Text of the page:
"The US Treasury curve is still steep by historical standards. Taken at face value, this may suggest recession odds are small. However, we argue this logic is flawed because the curve is structurally steep when the Fed Funds rate is close to zero. When adjusted for the proximity of rates to zero, the curve may already be inverted and therefore may already be priced for a recession./// Implied recession odds are as high as 64% if the adjusted OIS curve is used"
When it comes to the Fed's upcoming rate hike, only one simple shorthand matters: higher rates means less liquidity, and vice versa. What does that mean for inflation/deflation and bond yields? According to the following simple and understandable analysis by Deutsche Bank, nothing good.
Central banks took over everything and thus changed everything; they cannot simply declare themselves successful and just give it all back. That might (stress might) have been possible had it actually worked, a true and robust economic recovery to smooth the shift, but the majority part of that November 2013 recoil was the growing acceptance, throughout 2014 and into 2015, that it was never coming in the first place.
To be blunt about it, the Federal Reserve under interest rate targeting clearly and artificially shifted the treasury curve toward steepness; they did so as a means to influence investor behavior and, as silly as it sounds, mood. In other words, the yield curve is not made solely out of actual market and fundamental conditions, but of influence from decidedly non-market political action (actually only threats of action that have been forced only since 2007). Given that station, there is no real reason to believe that absolute levels bear any similar resemblance to signals of past function... in other words - waiting for curve inversion as a signal of recession is no longer valid.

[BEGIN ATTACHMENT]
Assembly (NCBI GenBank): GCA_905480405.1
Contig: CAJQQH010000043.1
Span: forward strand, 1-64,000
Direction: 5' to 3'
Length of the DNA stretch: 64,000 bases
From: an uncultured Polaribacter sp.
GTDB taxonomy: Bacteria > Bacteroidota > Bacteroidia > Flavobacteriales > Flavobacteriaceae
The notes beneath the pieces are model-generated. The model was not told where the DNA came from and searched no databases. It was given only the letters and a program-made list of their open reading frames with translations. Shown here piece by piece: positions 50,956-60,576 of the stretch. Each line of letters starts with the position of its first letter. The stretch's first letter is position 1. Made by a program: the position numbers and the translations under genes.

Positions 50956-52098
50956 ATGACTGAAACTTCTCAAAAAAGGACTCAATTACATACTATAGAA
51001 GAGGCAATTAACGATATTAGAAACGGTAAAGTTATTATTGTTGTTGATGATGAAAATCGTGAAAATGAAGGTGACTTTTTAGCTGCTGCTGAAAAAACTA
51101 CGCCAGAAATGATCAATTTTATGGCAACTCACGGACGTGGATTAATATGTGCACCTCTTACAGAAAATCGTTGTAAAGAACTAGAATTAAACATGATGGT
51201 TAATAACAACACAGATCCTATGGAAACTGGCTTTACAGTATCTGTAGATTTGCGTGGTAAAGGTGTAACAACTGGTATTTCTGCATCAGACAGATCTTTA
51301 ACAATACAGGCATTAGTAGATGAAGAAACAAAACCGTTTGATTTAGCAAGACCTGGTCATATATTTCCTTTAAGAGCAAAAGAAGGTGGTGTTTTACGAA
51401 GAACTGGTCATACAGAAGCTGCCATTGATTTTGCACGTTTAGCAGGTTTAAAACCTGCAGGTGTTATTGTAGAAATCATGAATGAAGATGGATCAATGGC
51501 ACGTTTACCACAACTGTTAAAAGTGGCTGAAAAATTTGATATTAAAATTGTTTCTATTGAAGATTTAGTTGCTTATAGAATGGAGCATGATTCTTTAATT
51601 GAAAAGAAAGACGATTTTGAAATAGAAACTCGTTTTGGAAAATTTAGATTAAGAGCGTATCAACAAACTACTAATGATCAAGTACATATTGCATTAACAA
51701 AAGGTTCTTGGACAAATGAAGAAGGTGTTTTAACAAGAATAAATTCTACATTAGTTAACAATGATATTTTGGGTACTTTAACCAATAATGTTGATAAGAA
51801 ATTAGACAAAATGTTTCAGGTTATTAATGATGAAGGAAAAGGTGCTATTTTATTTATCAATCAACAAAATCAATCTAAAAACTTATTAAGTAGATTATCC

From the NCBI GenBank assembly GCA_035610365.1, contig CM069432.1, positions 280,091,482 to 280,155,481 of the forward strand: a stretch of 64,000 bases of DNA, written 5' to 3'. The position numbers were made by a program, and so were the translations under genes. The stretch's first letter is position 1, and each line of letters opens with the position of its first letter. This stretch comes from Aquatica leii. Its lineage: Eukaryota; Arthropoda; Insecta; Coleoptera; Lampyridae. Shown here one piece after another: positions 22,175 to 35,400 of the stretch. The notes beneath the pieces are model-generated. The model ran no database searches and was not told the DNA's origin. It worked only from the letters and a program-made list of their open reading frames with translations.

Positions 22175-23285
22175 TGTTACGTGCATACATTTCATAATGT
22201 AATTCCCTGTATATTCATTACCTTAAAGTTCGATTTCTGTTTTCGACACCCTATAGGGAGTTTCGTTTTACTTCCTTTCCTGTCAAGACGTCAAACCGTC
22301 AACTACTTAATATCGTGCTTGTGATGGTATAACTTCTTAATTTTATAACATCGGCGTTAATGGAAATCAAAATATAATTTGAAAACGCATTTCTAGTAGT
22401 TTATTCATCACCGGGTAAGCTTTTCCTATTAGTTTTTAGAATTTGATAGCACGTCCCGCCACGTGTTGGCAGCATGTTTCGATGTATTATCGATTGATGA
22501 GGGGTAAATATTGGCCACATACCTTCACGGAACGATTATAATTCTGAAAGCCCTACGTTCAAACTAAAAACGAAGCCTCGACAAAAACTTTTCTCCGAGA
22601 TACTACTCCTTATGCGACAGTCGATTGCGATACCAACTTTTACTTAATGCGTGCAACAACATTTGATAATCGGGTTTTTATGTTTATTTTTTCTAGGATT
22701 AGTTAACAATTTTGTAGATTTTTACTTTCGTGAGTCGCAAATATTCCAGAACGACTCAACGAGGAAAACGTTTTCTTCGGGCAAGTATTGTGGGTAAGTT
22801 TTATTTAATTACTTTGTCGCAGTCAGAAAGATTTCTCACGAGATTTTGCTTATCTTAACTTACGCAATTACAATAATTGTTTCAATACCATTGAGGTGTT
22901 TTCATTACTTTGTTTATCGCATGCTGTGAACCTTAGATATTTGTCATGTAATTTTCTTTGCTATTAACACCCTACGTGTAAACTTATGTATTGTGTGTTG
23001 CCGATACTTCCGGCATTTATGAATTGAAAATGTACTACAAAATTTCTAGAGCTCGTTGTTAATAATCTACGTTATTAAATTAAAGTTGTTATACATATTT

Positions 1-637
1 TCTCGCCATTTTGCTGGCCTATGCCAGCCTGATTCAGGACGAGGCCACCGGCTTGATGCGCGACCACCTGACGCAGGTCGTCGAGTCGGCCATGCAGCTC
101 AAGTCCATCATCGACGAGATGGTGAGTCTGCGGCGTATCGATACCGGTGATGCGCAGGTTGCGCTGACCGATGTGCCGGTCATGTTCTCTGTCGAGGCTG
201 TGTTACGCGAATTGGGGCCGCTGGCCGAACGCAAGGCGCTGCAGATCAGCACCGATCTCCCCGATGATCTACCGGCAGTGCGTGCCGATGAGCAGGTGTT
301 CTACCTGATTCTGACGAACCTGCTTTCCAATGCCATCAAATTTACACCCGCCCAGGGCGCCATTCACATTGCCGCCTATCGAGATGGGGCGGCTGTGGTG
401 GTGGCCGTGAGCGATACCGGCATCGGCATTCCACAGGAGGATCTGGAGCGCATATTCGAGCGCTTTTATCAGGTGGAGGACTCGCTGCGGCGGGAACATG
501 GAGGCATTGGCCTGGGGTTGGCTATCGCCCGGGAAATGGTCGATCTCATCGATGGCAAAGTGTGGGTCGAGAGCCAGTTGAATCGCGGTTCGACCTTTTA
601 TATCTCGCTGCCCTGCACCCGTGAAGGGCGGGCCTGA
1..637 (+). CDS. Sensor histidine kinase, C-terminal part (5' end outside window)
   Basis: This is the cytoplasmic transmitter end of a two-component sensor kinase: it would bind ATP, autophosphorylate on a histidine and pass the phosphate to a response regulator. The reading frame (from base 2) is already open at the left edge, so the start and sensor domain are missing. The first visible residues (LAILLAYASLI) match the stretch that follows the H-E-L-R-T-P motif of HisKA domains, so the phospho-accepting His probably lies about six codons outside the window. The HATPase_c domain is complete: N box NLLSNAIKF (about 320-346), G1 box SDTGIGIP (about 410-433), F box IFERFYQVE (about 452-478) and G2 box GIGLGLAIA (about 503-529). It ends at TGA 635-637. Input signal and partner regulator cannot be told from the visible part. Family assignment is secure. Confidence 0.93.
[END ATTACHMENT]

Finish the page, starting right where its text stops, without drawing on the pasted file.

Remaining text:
the major story for us right now is that the broad concept incorporated in “Exter’s Pyramid” is in operation. This something we mentioned in Autumn last year and it’s occurring across currency and credit markets and, to some extent, in equities. To recap, John Exter (a former Fed official, ironically) thought of the post-Bretton Woods financial system as an inverted pyramid resting on its apex, emphasizing its inherent instability compared with a pyramid resting on its base. Within the pyramid are layers representing different asset classes, from the most risky at the top down to the least risky at the bottom. He foresaw a situation where capital would progressively flow from the top layers of the pyramid towards the bottom layers. “…creditors in the debt pyramid will move down the pyramid out of the most illiquid debtors at the top of the pyramid…Creditors will try to get out of those weak debtors & go down the debt pyramid, to the very bottom."
If there is one thing the Fed taught the world's investors it was to front-run them aggressively; and whether by unintended consequence or total and utter lack of belief that despite a 'promise' to do 'whatever it takes' to stoke 2% inflation the BoJ are utterly unable to allow rates to rise since the cost of interest skyrockets and blows out any last hope of recovery, interest rates are collapsing. Japan's benchmark 10Y (that is ten years!!) yield just plunged from 55bps (pre-BoJ yesterday) to 34bps now. That is a yield, not a spread. Nothing to see here, move along. Of course, not to be outdone, Japanese stocks (Nikkei 225) are now up 6.75% from pre-BoJ (3% today) trading at 13,000 - its highest since September 2008 (Lehman). But there is one market that is showing its concerns at Japan's inevitable blow up - Kyle Bass' 1Y Jump risk has more than doubled in the last 4 months.